The Potential Role of the Human Right to Water in the Management of Indonesia’s Water Resources
26 Pages Posted: 10 Dec 2010 Last revised: 15 Dec 2010
Date Written: December 10, 2010
Jakarta, a city with 9 million populations is suffering from acute water and sanitation problems. Only half of Jakarta’s population is connected to the network and the rate of non revenue water is almost 50%. With only 1.9% of the population is connected to sewerage, Jakarta’s rivers and canals is the regular dumping site of daily wastes. Groundwater is polluted with pathogens. Jakarta has 13 major rivers, in which only 1 (one) is healthy. On the upstream, riverbanks are occupied by settlers, farming and industry. Upstream catchment areas are deforested and occupied by villas, causing flood to Jakarta during monsoon rains. Experts warn that unsustainable abstraction of groundwater alone (not combined with climate change threats and upstream deforestation) would be able to drawn Jakarta further into the sea by 2025.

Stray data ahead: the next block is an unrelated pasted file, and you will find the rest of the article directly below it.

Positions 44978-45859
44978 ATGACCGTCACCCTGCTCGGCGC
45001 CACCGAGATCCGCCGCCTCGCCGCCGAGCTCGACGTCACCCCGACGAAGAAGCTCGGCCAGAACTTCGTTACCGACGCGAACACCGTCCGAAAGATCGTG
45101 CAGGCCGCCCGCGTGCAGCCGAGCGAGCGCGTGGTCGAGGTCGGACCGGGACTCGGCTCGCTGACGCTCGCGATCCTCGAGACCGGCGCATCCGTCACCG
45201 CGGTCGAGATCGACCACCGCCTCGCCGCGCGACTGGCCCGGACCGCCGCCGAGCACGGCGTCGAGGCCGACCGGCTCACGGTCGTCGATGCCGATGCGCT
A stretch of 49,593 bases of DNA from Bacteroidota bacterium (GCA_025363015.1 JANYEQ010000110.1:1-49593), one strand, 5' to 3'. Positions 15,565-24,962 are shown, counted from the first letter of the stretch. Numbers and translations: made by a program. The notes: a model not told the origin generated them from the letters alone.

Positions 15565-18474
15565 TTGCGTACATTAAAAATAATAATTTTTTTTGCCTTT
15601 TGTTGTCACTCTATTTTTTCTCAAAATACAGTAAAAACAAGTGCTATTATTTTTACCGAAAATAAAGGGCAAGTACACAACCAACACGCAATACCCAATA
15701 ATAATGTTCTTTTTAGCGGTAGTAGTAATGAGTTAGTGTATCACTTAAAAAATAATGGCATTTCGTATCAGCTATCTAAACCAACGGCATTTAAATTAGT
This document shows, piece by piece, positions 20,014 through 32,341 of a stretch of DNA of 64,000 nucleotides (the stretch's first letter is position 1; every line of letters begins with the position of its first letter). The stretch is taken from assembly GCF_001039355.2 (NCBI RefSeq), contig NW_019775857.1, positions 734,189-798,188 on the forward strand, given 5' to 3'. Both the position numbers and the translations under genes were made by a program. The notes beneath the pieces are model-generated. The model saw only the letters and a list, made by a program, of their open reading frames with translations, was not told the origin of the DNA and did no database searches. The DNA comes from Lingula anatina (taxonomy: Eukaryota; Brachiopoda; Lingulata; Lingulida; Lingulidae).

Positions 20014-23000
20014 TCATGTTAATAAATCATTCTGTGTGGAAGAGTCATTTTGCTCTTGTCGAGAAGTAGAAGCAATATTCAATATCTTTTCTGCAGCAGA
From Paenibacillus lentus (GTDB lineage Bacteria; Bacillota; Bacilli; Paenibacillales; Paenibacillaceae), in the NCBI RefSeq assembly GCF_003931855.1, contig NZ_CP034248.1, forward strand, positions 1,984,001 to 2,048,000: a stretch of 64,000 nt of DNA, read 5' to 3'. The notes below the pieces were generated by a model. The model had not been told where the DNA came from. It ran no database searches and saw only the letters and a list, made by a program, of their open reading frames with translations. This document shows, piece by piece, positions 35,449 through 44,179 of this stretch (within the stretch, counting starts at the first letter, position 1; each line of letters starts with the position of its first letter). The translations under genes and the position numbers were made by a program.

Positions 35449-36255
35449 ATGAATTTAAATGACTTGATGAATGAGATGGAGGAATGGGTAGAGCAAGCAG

Can the Human Right to Water fill in the gap on the existing effort in mitigating this disaster or, on the contrary, will act as an impediment towards an ongoing reform? This paper will start by elaborating the concept of the human right to water and its linkages with water quality. It will then evaluate the legal and regulatory framework of water resources management in Indonesia. The expected result is a constructive criticism of the legal and regulatory framework on water resources management – from a human rights perspective.
Keywords: Human Rights, Water, Indonesia, Water Law
Suggested Citation: Suggested Citation